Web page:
• Function – compare_versions
  • Function – validate_file
  • Function – print_usage
  • Command Line script

Functions and Implementation Continued

This will be a short submission as the limitations of article submission size make it a little tricky on how to organize a large topic.  I didn't want to split the discussion of any of the functions between articles and the upload and install routines are extensive.  The routine covered in this article, frustratingly, didn't fit into the size limitations of the previous submission so I was left to a short article as my only course of action.  Apologies in advance.


The next function is fix_md5_file() and there needs to be an explanation as to why it exists before we get into it.  When you run an md5sum, you can do so in which the utility will perform the calculation on the file and then look at the filename of the same name but ending in .md5 to compare the hash inside that md5 file and then return ‘OK’ if it matches.  An md5 file has a simple format in which you have a checksum, two spaces, and then the filename.  Through testing, it was discovered that if for some reason when doing this call, likely because of the way the current working directory is resolved, the utility could not resolve the hash unless the filename in the md5 file included the path.  To resolve this, it was easier to just backup the local copy and then modify the md5 file so that the target working directory the operation will be performed is in the md5 file for the respective entry.

def fix_md5_file(filename, append_path, savebu=False):
    Fixes the md5 file so that it will check the zip at the correct path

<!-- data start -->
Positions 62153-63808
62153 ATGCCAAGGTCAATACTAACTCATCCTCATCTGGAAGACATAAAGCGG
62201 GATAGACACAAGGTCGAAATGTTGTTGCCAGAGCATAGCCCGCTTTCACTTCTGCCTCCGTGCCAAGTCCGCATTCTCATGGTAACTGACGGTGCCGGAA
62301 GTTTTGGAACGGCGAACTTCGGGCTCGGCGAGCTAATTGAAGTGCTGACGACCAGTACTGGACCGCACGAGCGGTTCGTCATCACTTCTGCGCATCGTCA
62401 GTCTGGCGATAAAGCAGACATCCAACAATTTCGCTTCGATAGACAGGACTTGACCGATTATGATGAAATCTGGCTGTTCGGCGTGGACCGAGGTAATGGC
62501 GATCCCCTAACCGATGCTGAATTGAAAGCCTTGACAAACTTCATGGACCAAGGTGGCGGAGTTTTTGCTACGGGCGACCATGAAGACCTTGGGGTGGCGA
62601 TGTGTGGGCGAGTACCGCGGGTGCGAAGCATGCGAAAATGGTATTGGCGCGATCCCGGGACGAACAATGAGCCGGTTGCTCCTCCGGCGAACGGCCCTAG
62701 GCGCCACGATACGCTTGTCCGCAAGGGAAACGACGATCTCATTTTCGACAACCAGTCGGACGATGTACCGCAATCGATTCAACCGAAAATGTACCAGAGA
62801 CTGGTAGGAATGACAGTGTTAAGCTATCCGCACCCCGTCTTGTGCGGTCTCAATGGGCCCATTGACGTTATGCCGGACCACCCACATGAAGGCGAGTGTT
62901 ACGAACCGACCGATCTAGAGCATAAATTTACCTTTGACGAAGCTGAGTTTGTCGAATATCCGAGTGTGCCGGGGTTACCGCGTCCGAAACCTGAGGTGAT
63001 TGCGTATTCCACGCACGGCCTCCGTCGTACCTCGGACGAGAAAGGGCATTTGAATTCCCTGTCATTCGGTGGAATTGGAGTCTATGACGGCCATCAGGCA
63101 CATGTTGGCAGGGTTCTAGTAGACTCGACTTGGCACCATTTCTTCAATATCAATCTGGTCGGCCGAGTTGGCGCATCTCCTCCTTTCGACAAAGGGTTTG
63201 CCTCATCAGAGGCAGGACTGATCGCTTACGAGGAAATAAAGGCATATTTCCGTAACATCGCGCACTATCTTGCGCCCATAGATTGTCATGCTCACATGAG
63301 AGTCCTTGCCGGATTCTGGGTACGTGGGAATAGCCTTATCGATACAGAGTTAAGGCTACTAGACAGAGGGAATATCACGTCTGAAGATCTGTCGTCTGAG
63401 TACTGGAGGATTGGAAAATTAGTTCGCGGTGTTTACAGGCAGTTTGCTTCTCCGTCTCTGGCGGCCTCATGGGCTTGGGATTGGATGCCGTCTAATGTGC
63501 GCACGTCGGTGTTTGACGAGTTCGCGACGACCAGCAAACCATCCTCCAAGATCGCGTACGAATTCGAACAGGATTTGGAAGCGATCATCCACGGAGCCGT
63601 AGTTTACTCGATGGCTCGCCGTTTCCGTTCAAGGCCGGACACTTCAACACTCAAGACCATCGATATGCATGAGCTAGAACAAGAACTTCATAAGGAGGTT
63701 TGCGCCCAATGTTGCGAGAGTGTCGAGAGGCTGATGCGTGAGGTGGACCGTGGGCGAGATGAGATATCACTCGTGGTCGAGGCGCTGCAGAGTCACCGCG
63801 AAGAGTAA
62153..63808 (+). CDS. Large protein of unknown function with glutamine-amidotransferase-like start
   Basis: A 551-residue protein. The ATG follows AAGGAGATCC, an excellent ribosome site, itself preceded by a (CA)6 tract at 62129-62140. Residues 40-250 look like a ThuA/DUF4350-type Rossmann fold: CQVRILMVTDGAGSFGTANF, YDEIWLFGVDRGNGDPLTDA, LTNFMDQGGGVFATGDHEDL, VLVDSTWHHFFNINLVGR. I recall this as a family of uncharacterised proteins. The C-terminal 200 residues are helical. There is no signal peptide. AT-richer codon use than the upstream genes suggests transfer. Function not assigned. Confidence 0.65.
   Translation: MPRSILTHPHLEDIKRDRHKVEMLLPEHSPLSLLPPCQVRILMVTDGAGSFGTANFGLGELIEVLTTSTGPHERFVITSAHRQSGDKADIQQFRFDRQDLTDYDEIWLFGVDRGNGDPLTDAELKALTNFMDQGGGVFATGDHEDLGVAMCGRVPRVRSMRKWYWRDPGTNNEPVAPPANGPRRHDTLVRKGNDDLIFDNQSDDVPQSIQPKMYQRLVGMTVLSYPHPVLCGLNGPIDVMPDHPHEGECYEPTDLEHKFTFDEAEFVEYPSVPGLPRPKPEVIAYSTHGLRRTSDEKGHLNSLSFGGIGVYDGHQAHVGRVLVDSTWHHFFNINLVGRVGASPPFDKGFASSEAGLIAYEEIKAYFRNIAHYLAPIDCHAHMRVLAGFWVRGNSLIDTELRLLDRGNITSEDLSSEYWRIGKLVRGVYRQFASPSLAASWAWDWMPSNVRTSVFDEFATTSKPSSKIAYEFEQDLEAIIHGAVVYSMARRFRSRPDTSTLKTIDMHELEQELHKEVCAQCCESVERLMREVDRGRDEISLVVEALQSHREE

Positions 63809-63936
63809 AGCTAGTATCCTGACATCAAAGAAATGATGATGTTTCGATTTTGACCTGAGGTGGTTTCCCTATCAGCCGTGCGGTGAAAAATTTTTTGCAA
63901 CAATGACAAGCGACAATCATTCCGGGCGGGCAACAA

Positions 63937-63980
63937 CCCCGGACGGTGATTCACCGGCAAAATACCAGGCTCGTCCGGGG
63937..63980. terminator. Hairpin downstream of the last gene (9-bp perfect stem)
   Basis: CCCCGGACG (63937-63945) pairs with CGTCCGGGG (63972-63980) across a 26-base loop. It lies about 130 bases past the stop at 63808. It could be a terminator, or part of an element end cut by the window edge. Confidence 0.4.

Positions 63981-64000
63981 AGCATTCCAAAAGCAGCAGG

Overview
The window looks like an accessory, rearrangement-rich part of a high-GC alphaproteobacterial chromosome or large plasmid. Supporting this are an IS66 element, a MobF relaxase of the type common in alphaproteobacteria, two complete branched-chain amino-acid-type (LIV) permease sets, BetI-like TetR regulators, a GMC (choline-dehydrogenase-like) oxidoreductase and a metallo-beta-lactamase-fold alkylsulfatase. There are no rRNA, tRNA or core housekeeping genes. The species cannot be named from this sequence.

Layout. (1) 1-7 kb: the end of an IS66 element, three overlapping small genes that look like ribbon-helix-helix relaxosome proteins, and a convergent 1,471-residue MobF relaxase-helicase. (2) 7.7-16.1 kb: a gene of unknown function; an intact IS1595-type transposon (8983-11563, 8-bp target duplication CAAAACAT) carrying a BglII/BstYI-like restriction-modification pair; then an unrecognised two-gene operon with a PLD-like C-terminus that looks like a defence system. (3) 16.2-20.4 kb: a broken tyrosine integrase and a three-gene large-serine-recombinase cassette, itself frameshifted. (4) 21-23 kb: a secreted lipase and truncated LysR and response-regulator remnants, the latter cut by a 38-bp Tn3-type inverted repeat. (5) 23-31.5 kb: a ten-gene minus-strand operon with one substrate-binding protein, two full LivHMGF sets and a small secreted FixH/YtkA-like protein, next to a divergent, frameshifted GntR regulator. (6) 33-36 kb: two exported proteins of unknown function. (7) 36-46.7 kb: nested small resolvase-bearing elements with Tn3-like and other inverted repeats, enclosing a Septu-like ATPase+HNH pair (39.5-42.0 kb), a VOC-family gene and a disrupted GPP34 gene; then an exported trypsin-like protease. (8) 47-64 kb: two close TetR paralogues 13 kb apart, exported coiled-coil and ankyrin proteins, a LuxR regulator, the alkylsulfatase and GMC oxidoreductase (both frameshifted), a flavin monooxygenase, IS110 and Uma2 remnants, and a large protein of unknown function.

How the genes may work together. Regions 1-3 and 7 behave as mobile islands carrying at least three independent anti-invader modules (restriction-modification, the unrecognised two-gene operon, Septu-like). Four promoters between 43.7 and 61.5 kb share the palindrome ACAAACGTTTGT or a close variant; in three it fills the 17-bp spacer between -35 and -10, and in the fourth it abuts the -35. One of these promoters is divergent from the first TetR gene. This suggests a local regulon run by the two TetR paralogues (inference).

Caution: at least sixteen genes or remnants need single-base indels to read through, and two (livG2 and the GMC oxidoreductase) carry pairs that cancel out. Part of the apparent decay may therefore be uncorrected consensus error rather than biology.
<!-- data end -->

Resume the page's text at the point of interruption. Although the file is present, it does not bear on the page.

If you run md5sum in a different directory, then the md5 file needs to
    specify the directory or it will be unable to find it.  This adds the
    full path in front.
    Note:  md5sum is insanely specific:

    filename : str
        Valid filename with resolvable path from cwd
    append_path : str
        path to append in the file
    savebu : boolean, default False
        If you a bu of the file should be made prior to modification

        Fixed str saved within the md5 file

The function takes the filename of the md5 file, the path we want to append to it and a flag, savebu, that defaults to False.  It will return the fixed string that is saved within the md5.

    with open(filename, 'r+', encoding='UTF-8') as fileobj:
        if savebu:
            bufilename = (f"{filename}-{'%Y%m%d-%H%M%S')}.backup" )
            shutil.copy(filename, bufilename)

        old =
        fpfn = f"{old[0]}  {append_path}/{old[1]}"
        return fpfn

The function starts by opening the passed filename for read+ access and putting the file object into the fileobj.  If this succeeds, the ‘with’ block continues.  We first check to see if the savebu flag is True (set) and if it is it creates a backup filename with some timestamps and then does a copy of the existing file.  Otherwise, we read the first line of the file and put it into the variable old.  We then reset the file pointer to the beginning of the file.  We then craft an appropriate rewrite of the entry and write it back into the file.  Lastly, we return the string.

Of note, its assumed that the user will be using the md5 file that is included in the downloads section for the geolocation database images.  These md5 files have a single entry for the respective file.  If this is NOT consistent, this routine does not validate or parse the file to find a specific, correct, entry.  So, if there are issues in comparing the md5 hashes, check this first.

Wrap up

This concludes part 4 of the series.  Part 5 of the series will cover the upload_geolocation_update routine which is extensive and will be a more sizable submission.  You can access the entire series here:

Updated May 06, 2022
Version 2.0